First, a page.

Dear Annie: My grandmother has emphysema and refuses to get help. Worse, she still smokes. She’s started losing her memory and has become increasingly irrational and combative. She also has severe migraines and has lost nearly 20 kilograms.
Today, I sat her down and told her everyone in the family is worried about her. I said we all love her and are trying to help.
She accused me of being disrespectful and said I made her feel stupid and useless. My mom has given up on her, but I haven’t. I’m only 17, and it’s like the world is on my shoulders. What can I do? – Feeling Old
Dear Feeling: Ask your mother to speak to Grandma’s doctor about her migraines and the irrational, combative behavior. There may be more going on than aging.
We know you care deeply for your grandmother, but you must understand that she is ultimately responsible for her own health and you cannot force her to stop smoking. Under those circumstances, the most loving thing you can do is not to judge or argue with her about her choices, but to accept her as she is.
Dear Annie: I recently married my boyfriend, Joey. We have a five-month-old baby.
Joey still goes out drinking with his friends, and I don’t know if he’s cheating on me. I’ve asked him many times to come home and take responsibility for his family because he doesn’t spend a lot of time with us. He always promises he will, but nothing changes.
Joey is also lazy. He sleeps until noon and won’t help with the housekeeping or cooking.
We argue almost every day, and I’m tired of it. For our baby’s sake, I’m trying to keep things together, but all the fighting and tension can’t be good for our child.
I believe a man who can’t keep his promises is a liar. Would it be better for the baby if I leave? We can’t afford counselling, and I can’t hold on much longer. – Need Advice in Palau
Dear Palau: Does Joey have a job? Is he helping to support his family?
The two of you need to decide what will provide the healthiest environment for your baby. Your clergyperson should be able to direct you to low-cost counselling services, and you also may be able to find affordable counselling through Palau Community College. Please look into it.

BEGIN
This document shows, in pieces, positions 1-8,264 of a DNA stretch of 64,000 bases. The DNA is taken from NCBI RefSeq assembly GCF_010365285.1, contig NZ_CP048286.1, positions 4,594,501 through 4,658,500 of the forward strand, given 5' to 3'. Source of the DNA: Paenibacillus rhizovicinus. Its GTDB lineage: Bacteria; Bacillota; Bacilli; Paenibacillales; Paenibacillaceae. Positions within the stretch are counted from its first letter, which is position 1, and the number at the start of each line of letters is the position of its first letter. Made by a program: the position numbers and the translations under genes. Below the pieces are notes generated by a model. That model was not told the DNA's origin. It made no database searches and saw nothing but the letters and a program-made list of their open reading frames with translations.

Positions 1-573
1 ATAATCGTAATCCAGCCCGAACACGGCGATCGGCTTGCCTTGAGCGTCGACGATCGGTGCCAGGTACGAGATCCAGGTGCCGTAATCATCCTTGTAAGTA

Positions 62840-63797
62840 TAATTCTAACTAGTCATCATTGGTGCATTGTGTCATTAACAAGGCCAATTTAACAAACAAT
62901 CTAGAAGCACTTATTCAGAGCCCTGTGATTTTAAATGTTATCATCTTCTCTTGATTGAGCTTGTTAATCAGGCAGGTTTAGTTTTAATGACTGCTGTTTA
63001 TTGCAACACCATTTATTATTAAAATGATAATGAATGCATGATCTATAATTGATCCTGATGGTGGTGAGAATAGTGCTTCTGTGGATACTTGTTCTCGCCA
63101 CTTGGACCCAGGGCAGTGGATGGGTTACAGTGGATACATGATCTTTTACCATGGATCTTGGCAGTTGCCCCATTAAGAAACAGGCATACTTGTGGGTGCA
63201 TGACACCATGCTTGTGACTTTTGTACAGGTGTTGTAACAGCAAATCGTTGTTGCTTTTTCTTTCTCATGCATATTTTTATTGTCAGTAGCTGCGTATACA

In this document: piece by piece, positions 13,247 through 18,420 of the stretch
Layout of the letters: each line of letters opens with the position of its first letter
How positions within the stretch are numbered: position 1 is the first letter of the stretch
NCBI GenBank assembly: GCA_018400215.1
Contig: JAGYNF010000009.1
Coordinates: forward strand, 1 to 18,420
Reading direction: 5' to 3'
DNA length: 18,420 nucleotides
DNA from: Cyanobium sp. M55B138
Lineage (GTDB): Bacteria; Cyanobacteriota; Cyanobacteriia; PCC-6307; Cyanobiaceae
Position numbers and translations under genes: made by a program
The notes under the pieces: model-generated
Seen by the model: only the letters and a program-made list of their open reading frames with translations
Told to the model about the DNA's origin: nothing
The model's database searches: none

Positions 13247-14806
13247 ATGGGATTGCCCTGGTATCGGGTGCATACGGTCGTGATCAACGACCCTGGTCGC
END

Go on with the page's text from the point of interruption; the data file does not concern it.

Dear Annie: I have something to say to “Baby Mama,” who is 19 and wants to have a baby.
When I was 19, I became pregnant. My boyfriend and I had not planned this.
Because of my pregnancy, I lost my job and was unable to go to college. Due to complications, I needed a C-section, and it will now be difficult to have any more kids should I choose to do so.
My boyfriend, who I thought would be with me through thick and thin, left us when our baby was eight months old, and it’s been a constant struggle to get him to pay child support. I was desperate for love and support, so I moved in with a guy who turned out to be an alcoholic and a druggie and very abusive.
I am glad to say I am on the right track now. I love my son dearly, but this is not the life I wanted. I live with my parents, sharing a small bedroom with my now three-year-old son.
I work two jobs and am looking for a third.
If it weren’t for my parents, we would surely be on the street.
I hope to go to college when my son starts school next year, but I know my hours will be long and hard. I want to tell this young girl not to make this decision until she is older.
It takes a lot to raise a child, including love, time and money.
Wait until you are married and have a stable home so you can give your baby everything he needs. – Single Mom
Annie’s Mailbox is written by Kathy Mitchell and Marcy Sugar, longtime editors of the Ann Landers column. Please e-mail your questions to email@example.com.